Jenny Kaplan and Shira Atkins, best friends turned co-founders of Wonder Media Network reflect on how their experience at WMN, and their podcast Encyclopedia Womannica has informed their understanding of Women’s History Month. From leading a women led company to their work exploring women in history through Womannica, Shira and Jenny are inspired to uplift the stories of women leaders past and present in their work each day.
What does Women’s History Month look like at Wonder Media Network?
Jenny & Shira: WHM is one of the more festive moments in WMN’s calendar. In many ways, it is the culmination of our year, because the focus and essence of the month is so intertwined with our daily work. It’s a perfect time to highlight Encyclopedia Womannica and bite-size daily stories of amazing women from history. This month, we’ve also been hyper focused on our show Ordinary Equality, which details the history of abortion access and reproductive justice in the United States and beyond.
To celebrate the “history” part of Women’s History Month — is there a woman from history that you find particularly inspiring?
J & S: It’s nearly impossible to pick just one. Just a few days ago, we profiled Fredericka Mandelbaum on Encyclopedia Womannica. She’s not necessarily a woman of moral perfection, but she is damn inspiring — she was a crime boss on the Lower East Side of Manhattan in the late 19th century at a time when women were often shunned from the workplace. One of the great things about being a part of the Womannica network is the unending well of stories to learn from.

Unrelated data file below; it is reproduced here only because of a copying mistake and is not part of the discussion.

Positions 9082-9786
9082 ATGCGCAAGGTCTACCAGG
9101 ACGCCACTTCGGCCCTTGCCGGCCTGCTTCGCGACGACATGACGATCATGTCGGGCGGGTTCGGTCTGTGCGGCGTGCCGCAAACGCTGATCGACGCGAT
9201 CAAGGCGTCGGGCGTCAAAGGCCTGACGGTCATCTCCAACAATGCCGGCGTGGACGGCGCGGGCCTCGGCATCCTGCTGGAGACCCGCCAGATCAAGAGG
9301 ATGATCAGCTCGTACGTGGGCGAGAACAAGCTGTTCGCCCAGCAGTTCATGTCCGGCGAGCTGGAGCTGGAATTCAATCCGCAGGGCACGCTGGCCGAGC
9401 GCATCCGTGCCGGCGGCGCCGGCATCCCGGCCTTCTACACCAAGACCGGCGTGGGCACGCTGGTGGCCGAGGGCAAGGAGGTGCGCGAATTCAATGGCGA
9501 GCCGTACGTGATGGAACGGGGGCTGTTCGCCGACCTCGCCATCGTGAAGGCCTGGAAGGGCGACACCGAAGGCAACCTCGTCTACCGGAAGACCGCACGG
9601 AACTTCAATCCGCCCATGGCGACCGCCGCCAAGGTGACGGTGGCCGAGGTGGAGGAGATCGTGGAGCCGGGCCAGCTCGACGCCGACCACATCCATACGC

This month has been all about women who have defied the odds to find commercial success. When things are tough, we find solace in the stories of entrepreneurs past including pirate queen Ching Shih, mail deliverer Stagecoach Mary, and master seamstress Elizabeth Keckley.
What informs your decision of the women who you choose to lift up and celebrate in Wonder Media podcasts?
J & S: At WMN we are always thinking about ways to expand our awareness. For us, amplifying underrepresented voices is baked into our DNA — not only because it’s the right thing to do, but also because it’s the most interesting thing to do. Who are the women we’ve truly never heard of? Those are the stories we love most.
What advice would you give other women looking to start their own businesses or be the first in their field?
J & S: Trust yourself! Be confident. You’ll get a whole lot of advice — solicited and not — when you’re starting a business, but the best thing you can do is remember why you’re doing what you’re doing. And build partnerships with people you genuinely like. Business is no fun when you work by yourself. Teaming up with people you respect and can learn from is so much of the joy.